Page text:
Barrio Yes, Junkyard No!
By Ron Donoho
A lawyer—white button-down, blue Armani tie, permanent scowl—sits at the bar in Chuey’s Café on Main Street in Barrio Logan. Over the sound system, Carlos Santana’s “Oye Como Va” rattles rafter-hung piñatas. It’s a weekday afternoon. The post-lunch crowd is sparse. The bartender, doubling as waitress, serves a voluminous plate of Mexican food to the somber-faced, slightly overweight lawyer. He points to the refried beans and turns to his companion, who is babbling into a cell phone.
“What’s this stuff?” The lawyer frowns.
His buddy shrugs and keeps talking. The lawyer sighs and digs in.
“Hey, this is good,” he allows, not waiting to swallow.
It could be argued that Barrio Logan itself is like a plate of regional cuisine. It may not look appetizing at first glance. There certainly are unsavory sections. But portions of the area—perception be damned—are delicious.
Chicano Park, for instance. Pocketed in the most unlikely of settings—beneath noisy Interstate 5 and the San Diego–Coronado Bay Bridge —are museum-worthy murals painted on the concrete sleeves of the supports for the freeway. The birth of this park—fought for by activists willing to spill blood for the cause —was a defining moment in the history of the community. More on the park later.
Barrio Logan is hidden in the southeastern corner of central San Diego. It’s bordered by San Diego Bay and abuts the city’s Marina District. Commercial Street is its northern border (Centre City East—proposed site of a new Padres ballpark —falls just on the other side of Commerce). I-5 splits the barrio from Logan Heights, according to San Diego Police Department neighborhood maps.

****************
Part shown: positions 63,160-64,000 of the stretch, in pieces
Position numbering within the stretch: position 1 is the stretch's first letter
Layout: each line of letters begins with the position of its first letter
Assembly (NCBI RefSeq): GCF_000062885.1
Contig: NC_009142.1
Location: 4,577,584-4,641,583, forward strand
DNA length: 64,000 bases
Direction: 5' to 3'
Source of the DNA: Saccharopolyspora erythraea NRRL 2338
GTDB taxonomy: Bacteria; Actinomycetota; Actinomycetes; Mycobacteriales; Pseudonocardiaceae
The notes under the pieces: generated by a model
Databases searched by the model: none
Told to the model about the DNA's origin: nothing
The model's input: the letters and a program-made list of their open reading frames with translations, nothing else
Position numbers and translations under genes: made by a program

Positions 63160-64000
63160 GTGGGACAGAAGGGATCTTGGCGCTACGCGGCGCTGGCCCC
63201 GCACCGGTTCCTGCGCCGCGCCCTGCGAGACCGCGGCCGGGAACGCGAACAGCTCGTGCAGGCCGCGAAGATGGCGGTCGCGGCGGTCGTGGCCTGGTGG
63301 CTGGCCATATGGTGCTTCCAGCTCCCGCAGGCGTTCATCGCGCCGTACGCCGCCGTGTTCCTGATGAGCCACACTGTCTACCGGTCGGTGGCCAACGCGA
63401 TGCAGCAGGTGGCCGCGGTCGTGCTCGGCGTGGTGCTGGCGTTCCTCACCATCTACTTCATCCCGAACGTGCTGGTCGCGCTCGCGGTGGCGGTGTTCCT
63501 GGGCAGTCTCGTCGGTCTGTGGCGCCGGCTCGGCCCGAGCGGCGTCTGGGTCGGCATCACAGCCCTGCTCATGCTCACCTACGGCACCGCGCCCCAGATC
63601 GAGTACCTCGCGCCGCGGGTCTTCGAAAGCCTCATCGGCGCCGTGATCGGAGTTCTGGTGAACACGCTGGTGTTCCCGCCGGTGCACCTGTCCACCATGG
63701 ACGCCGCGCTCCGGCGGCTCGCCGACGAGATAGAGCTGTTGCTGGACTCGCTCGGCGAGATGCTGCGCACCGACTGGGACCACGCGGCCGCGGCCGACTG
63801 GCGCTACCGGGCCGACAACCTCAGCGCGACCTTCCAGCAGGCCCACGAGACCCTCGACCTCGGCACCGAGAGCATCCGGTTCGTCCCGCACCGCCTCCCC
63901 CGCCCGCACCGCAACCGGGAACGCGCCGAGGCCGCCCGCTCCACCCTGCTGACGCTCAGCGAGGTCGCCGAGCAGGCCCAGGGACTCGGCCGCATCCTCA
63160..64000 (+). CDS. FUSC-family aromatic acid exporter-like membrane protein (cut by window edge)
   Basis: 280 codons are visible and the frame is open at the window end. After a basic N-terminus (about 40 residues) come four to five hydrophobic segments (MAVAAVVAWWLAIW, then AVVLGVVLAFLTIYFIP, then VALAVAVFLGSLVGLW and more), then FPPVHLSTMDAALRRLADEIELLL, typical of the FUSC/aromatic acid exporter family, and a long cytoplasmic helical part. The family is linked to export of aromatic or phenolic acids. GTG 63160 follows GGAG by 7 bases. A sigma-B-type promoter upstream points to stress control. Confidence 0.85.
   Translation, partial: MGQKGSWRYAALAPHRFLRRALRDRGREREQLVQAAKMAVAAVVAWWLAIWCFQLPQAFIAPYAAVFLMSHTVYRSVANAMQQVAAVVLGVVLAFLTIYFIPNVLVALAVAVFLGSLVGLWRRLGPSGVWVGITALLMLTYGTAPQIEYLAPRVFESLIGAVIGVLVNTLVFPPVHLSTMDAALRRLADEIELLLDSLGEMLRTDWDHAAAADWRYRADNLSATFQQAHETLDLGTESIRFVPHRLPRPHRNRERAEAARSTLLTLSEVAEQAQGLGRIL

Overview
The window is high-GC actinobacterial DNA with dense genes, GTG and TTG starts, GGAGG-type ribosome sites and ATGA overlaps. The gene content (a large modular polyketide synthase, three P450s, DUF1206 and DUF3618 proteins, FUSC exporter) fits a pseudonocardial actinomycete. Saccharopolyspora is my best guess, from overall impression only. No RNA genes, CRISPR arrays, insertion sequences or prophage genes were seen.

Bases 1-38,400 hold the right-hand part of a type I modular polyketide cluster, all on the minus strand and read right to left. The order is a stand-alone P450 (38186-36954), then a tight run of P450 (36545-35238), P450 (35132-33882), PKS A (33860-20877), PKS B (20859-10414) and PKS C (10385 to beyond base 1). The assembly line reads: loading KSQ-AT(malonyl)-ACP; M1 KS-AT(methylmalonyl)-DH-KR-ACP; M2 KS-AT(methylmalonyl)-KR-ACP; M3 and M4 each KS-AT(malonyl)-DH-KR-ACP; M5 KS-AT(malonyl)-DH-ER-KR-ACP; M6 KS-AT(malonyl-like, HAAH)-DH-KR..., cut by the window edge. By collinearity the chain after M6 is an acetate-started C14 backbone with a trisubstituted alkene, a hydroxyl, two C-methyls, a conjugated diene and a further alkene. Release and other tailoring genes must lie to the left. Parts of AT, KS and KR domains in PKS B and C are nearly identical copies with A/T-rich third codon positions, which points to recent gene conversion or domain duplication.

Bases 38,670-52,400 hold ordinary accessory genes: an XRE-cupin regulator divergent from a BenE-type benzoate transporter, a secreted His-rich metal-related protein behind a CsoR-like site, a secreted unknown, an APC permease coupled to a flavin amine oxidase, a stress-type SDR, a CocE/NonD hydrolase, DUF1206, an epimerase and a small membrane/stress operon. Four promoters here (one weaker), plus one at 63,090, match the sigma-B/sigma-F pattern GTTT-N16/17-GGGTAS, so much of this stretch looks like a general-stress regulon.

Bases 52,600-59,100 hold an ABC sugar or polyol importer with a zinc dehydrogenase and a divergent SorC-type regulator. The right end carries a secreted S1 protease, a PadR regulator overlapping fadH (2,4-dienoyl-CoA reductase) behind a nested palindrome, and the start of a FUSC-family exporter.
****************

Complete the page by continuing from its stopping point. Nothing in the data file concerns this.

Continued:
But as far as the San Diego Association of Governments (SANDAG) is concerned, Barrio Logan and Logan Heights are considered one “community planning area.” And though police department districts agree with Thomas Brothers maps, no entity takes history into consideration: The adjacent areas of Logan Heights, Sherman Heights, Grant Hill, Golden Hill and Stockton used to be known as one neighborhood. (A SANDAG map now labels most of this area “Greater Golden Hill.”)
SANDAG’s 1997 demographic reports indicate Barrio Logan/Logan Heights is 63 percent Hispanic, 23 percent Caucasian, 12 percent African-American and 2 percent Asian. (Estimates place the percentage of Hispanics living in Barrio Logan between 75 and 90.) The median household income is $17,775. Nearby Golden Hill residents enjoy a higher household income ($25,192), but the racial breakdown is nearly the same—59 percent Hispanic, 26 percent white, 11 percent black and 5 percent Asian.
But numbers like these—however difficult to assimilate—are simply data. They don’t tell the true story of the neighborhood.
“I fell in love with this area,” says Fran Butler-Cohen, executive director of the Logan Heights Family Health Center since 1986. “This is one of the richest neighborhoods in terms of diversity and history. While San Diego as a whole is sometimes criticized for not really having neighborhoods, it’s not the case here. There is a real ... gestalt to this place.”
Butler-Cohen’s word choice represents an endearingly biased optimism. Gestalt, according to the dictionary, describes “a unified whole; a configuration, pattern or organized field having specific properties that cannot be derived from the summation of its component parts.” She means to indicate that the sense of a distinct community is apparent. But if Butler-Cohen’s assessment is accurate, then a unified whole exists despite decades of divisive forces at work.